Three Common Childhood Dental Problems That Need to Be Addressed Right Away

For many children, oral hygiene can be a sensitive issue – whether you live in one of Indiana’s big cities or a more suburban area like Kokomo, you know that kids can get teased no end about having bad teeth or a crooked smile. And while no parent will hesitate to fix serious conditions or injuries requiring maxillofacial surgery, a lot of early childhood dental problems go unattended which can easily lead to significant issues and expenses later on – here are some of the most common ones.

Tooth decay

Since we all know that kids are going to lose their milk teeth eventually, it’s not unusual for some parents to assume that early signs of tooth decay are nothing to be worried about. However, not addressing the root cause of tooth decay can create alignment issues as the baby teeth fall out earlier than normal, and will continue to put their permanent teeth at similar risk.

Childhood tooth decay, or caries, occurs due to the presence of high levels of certain bacteria in the mouth. These bacteria thrive under conditions such as exposure to a diet rich in sugar and starch, or when drinking water isn’t properly fluoridated. You may know of some parents who manage to put their babies to sleep with a sugary treat; this is one example of how kids might develop oral conditions that lead to early tooth decay. Wiping teeth and gums clean after feeding, avoiding sugary drinks, and checking with the dentist to ensure that water has a sufficient fluoride level will help avoid childhood caries and its ensuing complications.

Unhealthy oral habits

Babies instinctively latch on to certain objects and try to suck on them; thumbs, fingers, and pacifiers are among their favorite targets. The sucking reflex is a normal and spontaneous behavior which initially develops to help babies nurse, and later on continues to provide them with a sense of security and emotional comfort. Similarly, tongue thrusting develops to help with feeding and swallowing. Both of these behaviors are expected to decrease and eventually disappear with age.

If sucking or thrusting behaviors continue beyond a certain period – up to around 4 years for sucking, 4-6 months for thrusting – there could be an increased risk of the child’s teeth being pushed out of alignment. This can lead to an overbite or speech difficulties. Generally, children can be trained to break these habits with positive reinforcement. When the behavior is linked to an emotional response, understanding the cause can help to ease their need for security. In rare cases, consulting with a dentist or speech therapist may be the best way to intervene and save the alignment of their permanent teeth.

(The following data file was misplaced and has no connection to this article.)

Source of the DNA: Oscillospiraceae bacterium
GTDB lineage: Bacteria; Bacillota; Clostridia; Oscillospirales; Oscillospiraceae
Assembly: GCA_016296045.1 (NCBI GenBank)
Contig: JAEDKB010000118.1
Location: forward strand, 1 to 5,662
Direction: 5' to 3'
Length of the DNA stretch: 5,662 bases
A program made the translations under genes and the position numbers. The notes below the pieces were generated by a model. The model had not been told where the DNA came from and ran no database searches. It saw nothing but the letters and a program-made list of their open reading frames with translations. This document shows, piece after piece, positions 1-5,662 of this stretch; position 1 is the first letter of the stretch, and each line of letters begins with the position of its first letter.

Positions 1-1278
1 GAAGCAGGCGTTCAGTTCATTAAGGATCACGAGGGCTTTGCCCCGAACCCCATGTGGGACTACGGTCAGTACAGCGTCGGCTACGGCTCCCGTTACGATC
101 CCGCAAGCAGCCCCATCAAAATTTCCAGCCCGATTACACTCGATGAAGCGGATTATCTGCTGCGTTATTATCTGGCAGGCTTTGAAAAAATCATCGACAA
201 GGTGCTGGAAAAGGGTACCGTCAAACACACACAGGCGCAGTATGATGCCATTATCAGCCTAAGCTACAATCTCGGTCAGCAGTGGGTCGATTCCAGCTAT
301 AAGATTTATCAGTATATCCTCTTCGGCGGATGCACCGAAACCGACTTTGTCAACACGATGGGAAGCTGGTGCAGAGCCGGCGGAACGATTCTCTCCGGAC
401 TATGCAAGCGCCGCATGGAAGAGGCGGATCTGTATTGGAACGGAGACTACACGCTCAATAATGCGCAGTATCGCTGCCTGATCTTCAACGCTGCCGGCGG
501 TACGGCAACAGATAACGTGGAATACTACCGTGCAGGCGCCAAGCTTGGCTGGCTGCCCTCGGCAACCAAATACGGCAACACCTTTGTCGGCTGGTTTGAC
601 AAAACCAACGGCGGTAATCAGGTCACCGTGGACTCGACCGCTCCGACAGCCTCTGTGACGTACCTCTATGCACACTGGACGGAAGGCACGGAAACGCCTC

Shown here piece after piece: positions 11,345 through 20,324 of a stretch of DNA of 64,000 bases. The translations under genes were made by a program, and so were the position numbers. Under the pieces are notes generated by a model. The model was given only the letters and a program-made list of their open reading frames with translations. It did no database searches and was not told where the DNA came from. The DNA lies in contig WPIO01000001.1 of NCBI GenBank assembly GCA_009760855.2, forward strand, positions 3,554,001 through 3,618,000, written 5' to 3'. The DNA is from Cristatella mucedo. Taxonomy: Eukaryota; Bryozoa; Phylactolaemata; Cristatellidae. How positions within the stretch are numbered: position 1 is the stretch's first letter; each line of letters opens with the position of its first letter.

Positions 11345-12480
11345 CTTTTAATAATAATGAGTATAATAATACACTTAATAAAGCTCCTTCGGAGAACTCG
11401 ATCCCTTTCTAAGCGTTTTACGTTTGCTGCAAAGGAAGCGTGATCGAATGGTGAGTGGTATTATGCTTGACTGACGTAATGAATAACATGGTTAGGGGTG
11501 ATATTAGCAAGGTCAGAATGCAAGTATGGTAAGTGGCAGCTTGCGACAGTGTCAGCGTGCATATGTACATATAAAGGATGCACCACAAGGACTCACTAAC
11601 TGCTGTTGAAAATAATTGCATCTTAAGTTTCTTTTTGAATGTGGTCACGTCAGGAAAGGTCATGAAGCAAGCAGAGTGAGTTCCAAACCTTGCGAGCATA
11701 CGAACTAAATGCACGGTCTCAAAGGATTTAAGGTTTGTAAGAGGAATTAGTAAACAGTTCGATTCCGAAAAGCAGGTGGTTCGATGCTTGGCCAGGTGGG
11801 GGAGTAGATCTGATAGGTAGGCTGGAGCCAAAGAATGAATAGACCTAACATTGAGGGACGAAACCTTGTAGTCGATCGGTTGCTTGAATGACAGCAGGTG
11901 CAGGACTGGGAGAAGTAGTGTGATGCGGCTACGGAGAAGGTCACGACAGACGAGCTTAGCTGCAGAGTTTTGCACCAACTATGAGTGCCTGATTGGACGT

Improper brushing and flossing

boy brushing teeth

Most children are taught from an early age that regularly brushing and flossing their teeth is important. And after parents have successfully trained their kids how to do it themselves, there’s usually no need for further inspection. But if a child has been brushing or flossing with improper technique – perhaps too vigorously, or with insufficient strength – over time, this could become a habit which leads to gingivitis. This is a condition of swollen, sore, or bleeding gums caused by a bacterial infection. Any warning signs of possible gum disease should be easily detected on the next dental appointment and the right treatment prescribed – and of course, reinforcement of proper techniques is essential to prevent the same issue from happening again.

Good oral health begins early in childhood, and addressing the root causes by forming good habits will prevent a lifetime’s worth of dental problems.

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